There’s still time to nominate local icons for Best of D.C.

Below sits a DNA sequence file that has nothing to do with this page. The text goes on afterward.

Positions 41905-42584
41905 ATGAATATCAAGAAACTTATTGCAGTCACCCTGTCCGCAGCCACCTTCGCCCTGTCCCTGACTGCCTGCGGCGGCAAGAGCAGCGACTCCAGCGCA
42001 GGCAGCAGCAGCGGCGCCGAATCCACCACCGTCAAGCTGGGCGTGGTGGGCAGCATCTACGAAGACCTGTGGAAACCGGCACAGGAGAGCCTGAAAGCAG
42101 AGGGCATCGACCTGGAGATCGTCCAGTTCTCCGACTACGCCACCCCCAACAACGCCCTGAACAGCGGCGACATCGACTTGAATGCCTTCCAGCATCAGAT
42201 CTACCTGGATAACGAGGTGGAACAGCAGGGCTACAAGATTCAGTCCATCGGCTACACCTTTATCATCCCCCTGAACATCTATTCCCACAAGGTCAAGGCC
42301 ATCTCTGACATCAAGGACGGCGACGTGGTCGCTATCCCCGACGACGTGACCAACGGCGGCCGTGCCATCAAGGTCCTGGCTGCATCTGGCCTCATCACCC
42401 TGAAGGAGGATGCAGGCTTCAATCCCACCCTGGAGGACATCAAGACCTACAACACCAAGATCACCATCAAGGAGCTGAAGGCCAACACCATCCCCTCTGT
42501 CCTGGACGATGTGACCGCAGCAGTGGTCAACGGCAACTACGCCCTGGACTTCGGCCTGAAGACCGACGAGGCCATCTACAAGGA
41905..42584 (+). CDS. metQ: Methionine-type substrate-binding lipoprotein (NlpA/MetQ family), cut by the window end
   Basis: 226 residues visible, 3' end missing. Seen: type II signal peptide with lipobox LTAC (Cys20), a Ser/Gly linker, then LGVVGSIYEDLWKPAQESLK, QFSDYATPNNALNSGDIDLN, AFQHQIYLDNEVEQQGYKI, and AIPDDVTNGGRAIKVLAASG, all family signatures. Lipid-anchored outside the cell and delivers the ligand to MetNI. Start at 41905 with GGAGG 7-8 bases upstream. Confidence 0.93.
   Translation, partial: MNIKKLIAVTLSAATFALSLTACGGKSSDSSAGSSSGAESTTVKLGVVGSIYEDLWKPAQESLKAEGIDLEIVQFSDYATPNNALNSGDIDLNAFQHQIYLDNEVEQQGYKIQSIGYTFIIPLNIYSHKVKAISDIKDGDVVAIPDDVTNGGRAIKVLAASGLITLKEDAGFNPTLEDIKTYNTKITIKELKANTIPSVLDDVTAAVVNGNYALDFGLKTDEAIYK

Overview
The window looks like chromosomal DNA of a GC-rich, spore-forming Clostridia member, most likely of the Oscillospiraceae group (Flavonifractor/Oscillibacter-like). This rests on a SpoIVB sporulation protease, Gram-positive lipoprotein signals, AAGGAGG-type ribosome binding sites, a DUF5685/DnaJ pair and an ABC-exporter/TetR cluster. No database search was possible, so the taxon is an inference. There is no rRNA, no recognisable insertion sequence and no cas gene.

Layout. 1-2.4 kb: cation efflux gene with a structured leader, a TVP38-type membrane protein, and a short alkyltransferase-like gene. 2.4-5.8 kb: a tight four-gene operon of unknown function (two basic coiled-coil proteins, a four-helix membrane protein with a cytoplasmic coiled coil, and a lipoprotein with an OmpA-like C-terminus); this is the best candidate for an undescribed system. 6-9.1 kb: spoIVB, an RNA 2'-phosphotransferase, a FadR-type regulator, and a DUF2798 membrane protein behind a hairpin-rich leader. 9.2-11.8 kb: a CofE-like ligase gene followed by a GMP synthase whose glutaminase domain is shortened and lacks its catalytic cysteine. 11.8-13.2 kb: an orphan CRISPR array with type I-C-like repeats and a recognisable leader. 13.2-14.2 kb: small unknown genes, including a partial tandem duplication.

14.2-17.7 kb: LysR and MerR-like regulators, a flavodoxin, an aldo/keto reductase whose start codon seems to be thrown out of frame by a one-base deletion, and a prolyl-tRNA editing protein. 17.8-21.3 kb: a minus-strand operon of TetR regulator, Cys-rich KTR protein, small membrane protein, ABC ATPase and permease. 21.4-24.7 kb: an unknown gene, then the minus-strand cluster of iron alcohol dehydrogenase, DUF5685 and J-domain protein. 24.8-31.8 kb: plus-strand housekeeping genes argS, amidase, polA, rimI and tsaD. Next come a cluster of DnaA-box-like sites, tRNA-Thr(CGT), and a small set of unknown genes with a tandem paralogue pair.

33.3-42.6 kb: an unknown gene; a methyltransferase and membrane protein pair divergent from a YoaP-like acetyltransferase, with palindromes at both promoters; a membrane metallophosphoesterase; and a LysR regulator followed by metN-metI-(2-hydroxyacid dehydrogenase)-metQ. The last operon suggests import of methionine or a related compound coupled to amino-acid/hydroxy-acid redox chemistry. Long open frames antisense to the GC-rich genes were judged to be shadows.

No shock here: Let’s Go to Prison is not the next Borat. But you gotta laugh at anyone—convict or otherwise—who says with complete sincerity, “I go apeshit over Chuck Mangione.” Mr. Show’s Bob Odenkirk directs this passable comedy, which was co-written by Reno 911! scribes Robert Ben Garant, Thomas Lennon, and Michael Patrick Jann. Their script, a bit disturbingly, is based on Jim Hogshire’s quite serious survival guide, You Are Going to Prison, but the movie’s intention isn’t to scare anyone straight: John Lyshitski (Dax Shepard) has been in and out of the slammer since he was a kid, always convicted by the same judge. When John finishes his latest sentence, he sets out to seek revenge on the guy, only to discover that hizzoner was promoted to that great bench in the sky only three days prior. So instead John decides to frame Nelson, the judge’s spoiled, anxious son (Will Arnett) and get tossed back into jail so he can personally torment him. The clichés, from corrupt guards to cigarette currency, are as frequent as a Cops arrestee’s proclamations of innocence, and a few funny gags had to be stretched to stupidity to fill the movie’s slight 84 minutes. Shepard’s dry narration and the cocky-but-dim act that Arnett perfected on Arrested Development are the best parts of this foe/buddy flick, along with Chi McBride’s physically intimidating prisoner, who doesn’t declare Nelson his bitch but instead warns him to “prepare to be woo-ed” by his smooth-jazz come-ons. Odenkirk’s direction, too, helps strengthen the script, most ingeniously by frequently zooming in on Arnett’s looks of either 1) childlike terror or 2) stunned resignation, both somehow made funnier by his purty blue-green eyes. (Giving him lines such as “Crying takes the sad out of you” doesn’t hurt, either.) When Let’s Go to Prison really tanks, it does so suddenly and significantly. Its forced third chapter, however, is arguably worth enduring, considering previous joys such as a montage of Nelson’s initiation—set to the nearly literal “Ain’t That a Kick in the Head.”—Tricia Olszewski